What Is Skin-to-Skin Contact?
Skin-on-skin contact is when mothers and babies are put together with their skin touching (no blanket or clothing in between them). You can also lay your baby on your abdomen or chest as much as possible; you do not need to breastfeed to benefit from skin-to-skin contact.
Are you wondering about breastfeeding? Read our article: Is breastfeeding important?
The best hospital warmers cannot warm a baby as quickly and efficiently as full-body skin contact with the mother. A mother's breasts are made to regulate a baby's temperature; in fact, mothers with twin babies will regulate temperature separately on each breast—warming and cooling them independently. No wonder babies are found to have higher levels of stress hormones when taken away from their mothers.
During skin-to-skin contact, your baby will not need to burn unnecessary calories to stay warm on their own. Having your baby close by will encourage breastfeeding, comfort your baby and regulate heart rate and breathing.
Skin-to-Skin After Birth
Early skin-on-skin contact between the mother and baby after birth should be encouraged, even if the mother has had a c-section; they can spend this time together, even while she is stitched up. Unless medically necessary, things like suctioning and vitamin K injections can wait until a baby has latched on for the first time. Learn more about the importance of breastfeeding immediately after birth.
Breastfeeding Skin-to-Skin Benefits
The importance of skin-to-skin contact…
- A baby is usually more content and cries less. A baby will feel safe and can hear their mother's heartbeat, which is familiar to them.
- With skin-to-skin, the baby is more likely to maintain a stable temperature.
- Heart rates are more regular in babies who are kept skin-to-skin.
- A skin-to-skin newborn baby's blood sugar is stable.
- Having your baby skin-to-skin helps strengthen the maternal bond, but most mothers find that they can more easily recognize their baby's needs.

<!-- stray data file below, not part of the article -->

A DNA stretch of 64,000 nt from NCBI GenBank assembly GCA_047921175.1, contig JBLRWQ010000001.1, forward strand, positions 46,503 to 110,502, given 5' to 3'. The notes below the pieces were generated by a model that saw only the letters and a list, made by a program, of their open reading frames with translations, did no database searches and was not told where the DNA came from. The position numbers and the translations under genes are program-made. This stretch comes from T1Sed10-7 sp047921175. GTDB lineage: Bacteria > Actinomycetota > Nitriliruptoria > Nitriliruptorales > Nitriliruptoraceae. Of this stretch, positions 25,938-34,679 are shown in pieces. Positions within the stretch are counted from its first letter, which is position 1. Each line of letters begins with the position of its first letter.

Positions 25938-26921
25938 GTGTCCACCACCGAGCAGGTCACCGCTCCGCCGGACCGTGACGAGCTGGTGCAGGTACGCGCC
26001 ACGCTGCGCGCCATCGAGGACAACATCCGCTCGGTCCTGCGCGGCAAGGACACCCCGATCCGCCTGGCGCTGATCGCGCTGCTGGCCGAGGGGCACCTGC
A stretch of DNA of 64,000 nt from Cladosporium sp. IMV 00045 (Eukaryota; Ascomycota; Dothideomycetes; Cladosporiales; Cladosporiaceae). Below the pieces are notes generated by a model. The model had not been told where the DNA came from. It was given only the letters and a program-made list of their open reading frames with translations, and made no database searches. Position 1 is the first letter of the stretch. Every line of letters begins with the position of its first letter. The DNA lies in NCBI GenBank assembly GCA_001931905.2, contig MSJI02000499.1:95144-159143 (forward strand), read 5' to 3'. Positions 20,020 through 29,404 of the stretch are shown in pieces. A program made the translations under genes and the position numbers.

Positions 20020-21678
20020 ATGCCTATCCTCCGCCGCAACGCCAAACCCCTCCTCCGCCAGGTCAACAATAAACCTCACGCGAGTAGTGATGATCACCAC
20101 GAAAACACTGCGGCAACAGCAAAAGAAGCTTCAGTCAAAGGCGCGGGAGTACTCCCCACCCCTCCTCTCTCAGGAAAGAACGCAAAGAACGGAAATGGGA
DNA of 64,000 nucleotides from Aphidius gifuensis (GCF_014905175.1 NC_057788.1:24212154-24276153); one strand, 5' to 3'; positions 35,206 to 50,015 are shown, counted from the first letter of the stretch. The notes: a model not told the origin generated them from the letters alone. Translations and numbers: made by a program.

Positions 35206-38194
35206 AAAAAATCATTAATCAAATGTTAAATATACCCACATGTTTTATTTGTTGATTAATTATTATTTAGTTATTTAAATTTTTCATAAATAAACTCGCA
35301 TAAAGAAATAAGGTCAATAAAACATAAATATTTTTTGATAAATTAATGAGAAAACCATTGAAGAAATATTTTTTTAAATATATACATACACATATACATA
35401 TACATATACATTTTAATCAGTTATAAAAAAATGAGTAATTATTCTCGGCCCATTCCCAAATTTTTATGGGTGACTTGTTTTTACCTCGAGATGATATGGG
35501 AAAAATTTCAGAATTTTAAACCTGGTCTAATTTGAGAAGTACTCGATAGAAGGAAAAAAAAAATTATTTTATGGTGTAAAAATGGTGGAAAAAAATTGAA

- When newborn skin-to-skin contact is practiced after birth, it allows a baby to familiarize themself with their mother's bacteria; this helps prevent allergic diseases.
- One significant skin-to-skin benefit is for premature babies: skin-to-skin contact with preemies can reduce the need for extra oxygen intake.
- Babies kept skin-on-skin for an hour after birth are likelier to latch on without help. Learn more about an amazing occurrence called the breast crawl; watch the skin-on-skin video.
- Skin-to-skin and breastfeeding: Babies who are kept close to their mothers via breastfeeding in a sling or kangaroo care are more likely to breastfeed exclusively and for much longer.
- Babies who are close to their mothers in this way usually have a more rhythmic breathing pattern.
- Babies kept close to their mothers skin-on-skin usually breastfeed more often, promoting a good milk supply.
- Skin-to-skin bonding: The physical contact will help a mom produce more of the hormone Oxytocin, improving milk let down and bonding.
- Many mothers have reported decreased breast engorgement pain during the first few days when/if they incorporate lots of skin-to-skin contact and skin-to-skin breastfeeding.
Early skin-to-skin contact is very important, and the skin-to-skin benefits speak for themselves; skin-to-skin connection goes far beyond successful breastfeeding but has proven to calm and medicate babies, especially those sick and premature.